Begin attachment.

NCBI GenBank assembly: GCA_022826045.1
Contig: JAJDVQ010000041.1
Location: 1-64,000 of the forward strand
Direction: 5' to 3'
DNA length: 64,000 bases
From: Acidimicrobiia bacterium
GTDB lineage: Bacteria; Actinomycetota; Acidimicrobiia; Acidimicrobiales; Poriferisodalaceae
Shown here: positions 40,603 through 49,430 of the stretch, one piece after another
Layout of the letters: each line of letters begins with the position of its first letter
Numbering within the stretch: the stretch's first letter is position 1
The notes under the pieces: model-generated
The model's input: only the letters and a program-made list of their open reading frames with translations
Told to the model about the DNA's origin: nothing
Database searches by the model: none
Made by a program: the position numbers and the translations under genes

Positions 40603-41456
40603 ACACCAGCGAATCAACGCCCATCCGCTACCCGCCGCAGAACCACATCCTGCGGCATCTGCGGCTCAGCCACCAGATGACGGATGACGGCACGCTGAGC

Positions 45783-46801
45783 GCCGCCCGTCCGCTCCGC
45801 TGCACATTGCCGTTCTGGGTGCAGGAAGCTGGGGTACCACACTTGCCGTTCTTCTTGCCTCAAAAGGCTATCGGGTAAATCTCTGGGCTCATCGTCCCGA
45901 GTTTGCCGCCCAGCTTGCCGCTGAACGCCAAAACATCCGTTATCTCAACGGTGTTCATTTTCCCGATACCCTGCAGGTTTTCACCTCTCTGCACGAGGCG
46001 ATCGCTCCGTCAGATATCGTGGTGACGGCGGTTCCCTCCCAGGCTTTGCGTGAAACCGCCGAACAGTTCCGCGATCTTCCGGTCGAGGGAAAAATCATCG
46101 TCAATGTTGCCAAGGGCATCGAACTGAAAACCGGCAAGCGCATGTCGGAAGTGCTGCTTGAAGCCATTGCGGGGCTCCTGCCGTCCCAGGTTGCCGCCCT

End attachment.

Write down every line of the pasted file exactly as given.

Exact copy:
NCBI GenBank assembly: GCA_022826045.1
Contig: JAJDVQ010000041.1
Location: 1-64,000 of the forward strand
Direction: 5' to 3'
DNA length: 64,000 bases
From: Acidimicrobiia bacterium
GTDB lineage: Bacteria; Actinomycetota; Acidimicrobiia; Acidimicrobiales; Poriferisodalaceae
Shown here: positions 40,603 through 49,430 of the stretch, one piece after another
Layout of the letters: each line of letters begins with the position of its first letter
Numbering within the stretch: the stretch's first letter is position 1
The notes under the pieces: model-generated
The model's input: only the letters and a program-made list of their open reading frames with translations
Told to the model about the DNA's origin: nothing
Database searches by the model: none
Made by a program: the position numbers and the translations under genes

Positions 40603-41456
40603 ACACCAGCGAATCAACGCCCATCCGCTACCCGCCGCAGAACCACATCCTGCGGCATCTGCGGCTCAGCCACCAGATGACGGATGACGGCACGCTGAGC

Positions 45783-46801
45783 GCCGCCCGTCCGCTCCGC
45801 TGCACATTGCCGTTCTGGGTGCAGGAAGCTGGGGTACCACACTTGCCGTTCTTCTTGCCTCAAAAGGCTATCGGGTAAATCTCTGGGCTCATCGTCCCGA
45901 GTTTGCCGCCCAGCTTGCCGCTGAACGCCAAAACATCCGTTATCTCAACGGTGTTCATTTTCCCGATACCCTGCAGGTTTTCACCTCTCTGCACGAGGCG
46001 ATCGCTCCGTCAGATATCGTGGTGACGGCGGTTCCCTCCCAGGCTTTGCGTGAAACCGCCGAACAGTTCCGCGATCTTCCGGTCGAGGGAAAAATCATCG
46101 TCAATGTTGCCAAGGGCATCGAACTGAAAACCGGCAAGCGCATGTCGGAAGTGCTGCTTGAAGCCATTGCGGGGCTCCTGCCGTCCCAGGTTGCCGCCCT